Stefan Ionescu, PhD completed his dissertation on the process of Romanianization – property seizure and exclusion from employment – in the city of Bucharest during the Antonescu Regime (1940-1944), focusing on the responses of local Jews and gentiles. His work has been published in Studia Politica, Culture and Psychology, Holocaust Studies: A Journal of History and Culture, and several collective volumes. Dr. Ionescu received his BA and MAs in Law, Jewish Studies, and Modern European History from the University of Bucharest (Romania) and Central European University of Budapest (Hungary). His dissertation supervisor was Professor Deborah Dwork. Dr. Ionescu holds a position as a Research Associate at Chapman University, where he was awarded a Holocaust Teaching Fellowship at the Rodgers Center of Holocaust Education.
Judit Konya is researching halakhic consequences of anti-Jewish legislation issued by the Hungarian government and the local authorities between 1938 and 1944. The purpose of her work is to analyze responsa literature from halakhic and literary perspective and to present it as integral source of historical research on the persecution of Hungarian Jewry. Ms. Kónya’s dissertation supervisor is Dr. Tamás Turán. Ms. Kónya worked at the Yad Vashem Archives in Jerusalem and since 2014 has been working at the National Library of Israel, Jerusalem. Her article entitled, “Hungarian Rabbinic Responsa Regarding Local Decrees on Opening Shops on Saturdays” was published in Yad Vashem Studies, 42 no.1 (2014). She is a native Hungarian speaker, has mastery in Hebrew and English, and plans to continue to study German.
Lukasz Krzyzanowski‘s dissertation, tentatively titled “A Void Around: Everyday Life in Middle-Sized Polish Cities After the Shoah,” examines the survivors’ homecoming to two middle-sized cities (Radom and Kalisz) in the immediate aftermath of war. He attempts to reconstruct the social trajectories of the survivors and their efforts to rebuild their life back home. These issues are addressed with consideration of other groups present in the cities, as well as the history of Polish-Jewish relations before and during the Holocaust. With this study, Mr. Krzyzanowski inquires into the material and social consequences of the Holocaust in Poland. Mr. Krzyzanowski holds an MA in sociology from the Jagiellonian University and another in European Studies from the University of Exeter, UK. His dissertation advisor is Professor Marcin Kula.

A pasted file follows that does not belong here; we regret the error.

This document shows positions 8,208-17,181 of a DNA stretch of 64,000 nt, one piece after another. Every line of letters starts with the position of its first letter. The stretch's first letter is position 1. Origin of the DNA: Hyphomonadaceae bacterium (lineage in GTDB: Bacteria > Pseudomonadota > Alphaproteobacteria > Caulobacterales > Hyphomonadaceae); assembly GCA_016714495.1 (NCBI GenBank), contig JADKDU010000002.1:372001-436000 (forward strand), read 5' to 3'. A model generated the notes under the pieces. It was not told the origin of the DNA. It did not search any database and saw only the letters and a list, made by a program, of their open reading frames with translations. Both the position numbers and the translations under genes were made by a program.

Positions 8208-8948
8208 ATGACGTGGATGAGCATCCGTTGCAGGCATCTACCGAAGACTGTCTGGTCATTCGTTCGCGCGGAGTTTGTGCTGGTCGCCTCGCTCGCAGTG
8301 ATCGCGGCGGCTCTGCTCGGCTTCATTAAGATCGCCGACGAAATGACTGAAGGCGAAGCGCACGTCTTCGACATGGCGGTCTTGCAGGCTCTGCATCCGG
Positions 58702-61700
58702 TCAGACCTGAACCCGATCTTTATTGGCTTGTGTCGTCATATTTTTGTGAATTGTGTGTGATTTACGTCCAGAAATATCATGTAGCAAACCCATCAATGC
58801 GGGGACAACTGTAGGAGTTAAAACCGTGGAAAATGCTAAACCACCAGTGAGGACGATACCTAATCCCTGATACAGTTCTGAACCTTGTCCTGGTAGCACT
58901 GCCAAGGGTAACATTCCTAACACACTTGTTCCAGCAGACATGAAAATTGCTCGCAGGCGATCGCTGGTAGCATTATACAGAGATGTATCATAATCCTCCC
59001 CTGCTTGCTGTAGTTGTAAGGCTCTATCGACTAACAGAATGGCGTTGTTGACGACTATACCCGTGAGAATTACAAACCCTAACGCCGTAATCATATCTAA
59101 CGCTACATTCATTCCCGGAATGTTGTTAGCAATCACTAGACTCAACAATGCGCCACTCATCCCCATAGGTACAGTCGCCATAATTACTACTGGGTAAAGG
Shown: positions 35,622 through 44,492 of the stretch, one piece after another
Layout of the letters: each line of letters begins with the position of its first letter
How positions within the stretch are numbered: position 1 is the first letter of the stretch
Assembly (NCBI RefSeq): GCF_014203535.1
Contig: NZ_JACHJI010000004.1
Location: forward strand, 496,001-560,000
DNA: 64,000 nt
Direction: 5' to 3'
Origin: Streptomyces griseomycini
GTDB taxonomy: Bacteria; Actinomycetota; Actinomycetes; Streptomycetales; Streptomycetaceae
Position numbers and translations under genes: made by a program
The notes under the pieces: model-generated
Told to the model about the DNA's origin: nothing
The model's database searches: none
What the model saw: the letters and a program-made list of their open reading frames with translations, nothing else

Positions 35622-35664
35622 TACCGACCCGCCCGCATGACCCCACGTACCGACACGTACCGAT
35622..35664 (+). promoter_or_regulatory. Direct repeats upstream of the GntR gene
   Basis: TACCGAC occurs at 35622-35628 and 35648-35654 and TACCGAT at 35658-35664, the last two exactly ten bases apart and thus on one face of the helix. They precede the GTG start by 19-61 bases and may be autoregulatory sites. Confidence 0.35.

Jennifer Marlow, PhD examined the pre-World War II patterns of cultural and socioeconomic interdependence and the evolution of wartime communities of shared responsibility among Catholic Poles and Polish Jews through the Polish Jewish employer/Polish Catholic domestic worker relationship. She used this employee/employer nexus to gain a better understanding of rescue, assistance, and survival efforts during the Holocaust. Dr. Marlow is exploring the bonds of familiarity and affection shaped in some middle class Jewish households between some nannies and housemaids and their charges and the role that these pre-war and gender attachments had in the organization of some aid and survival efforts during the Holocaust. In addition to her native English, she is proficient in Polish and German. Dr. Marlow was supervised by Dr. Keely Stauter-Halsted and also worked under the guidance of Dr. Kenneth Waltzer. Currently, Dr. Marlow teaches at Bethel University.
Yuri Radchenko, PhD researched the extermination of Ukrainian Jewry in the Front Zone. His examination includes the phenomena of Ukrainian-Jewish, Russian-Jewish, and German-Jewish relations, as well as the behavior toward Jews of native non-Jewish Eastern Ukraine population groups. Dr. Radchenko explored the role of non-Reichsdeutsche (Ukrainians, Russians, Tatars, Volksdeutsche) collaborators of SD (Sicherheitdienst) and GFP (Geheime Feldpolizei) in the persecution of local Jews. Dr. Radchenko’s native languages are Ukrainian and Russian. He speaks English, German, Yiddish, and is currently studying Hebrew and Polish. His dissertation advisor was Dr. Anatoly Podolsky. Dr. Radchenko received his PhD in December 2012.
Monika Rice, PhD completed her degree in 2014. Her dissertation project compares early accounts of Jewish survivors collected by the Jewish Historical Committee in Poland, with later accounts deposited in Yad Vashem. She is investigating the possible extent of a change, over time, and in different political circumstances, in Jewish perceptions of former Polish neighbors encountered immediately after the war. Ms. Rice is working on Polish, Yiddish, Hebrew, German, and Russian sources for this project. Her academic advisor is Professor Antony Polonsky. Dr. Rice teaches at Seton Hall University.
Polly Zavadivker, PhD completed her degree in the summer of 2013. Her dissertation compares representations of catastrophic war in the writings of Russian and Soviet Jews both prior to and during the Holocaust. Using Russian and Yiddish sources, Ms. Zavadivker focuses on the work of Soviet Jewish author Vasily Grossman, with the goal to show how Grossman’s work relates to earlier descriptions of crisis in Jewish history, specifically in the writings of S. An-sky and Simon Dubnov (during World War I) and Isaac Babel (during the Polish-Soviet War). Each of the figures examined in her dissertation chronicled the experiences of and constructed narratives about Jewish civilians in the borderlands that are now located between Ukraine and Poland. Ms. Zavadivker has articles based on her dissertation forthcoming in The Journal of European Studies and the Simon Dubnov Institute Yearbook. Her dissertation advisors at University of California Santa Cruz are Nathaniel Deutsch, Murray Baumgarten and Peter Kenez. Dr. Zavadivker is the Assistant Professor at the University of Delaware where she teaches Russian History, Anti-Semitism and the Holocaust for the History and Jewish Studies Departments.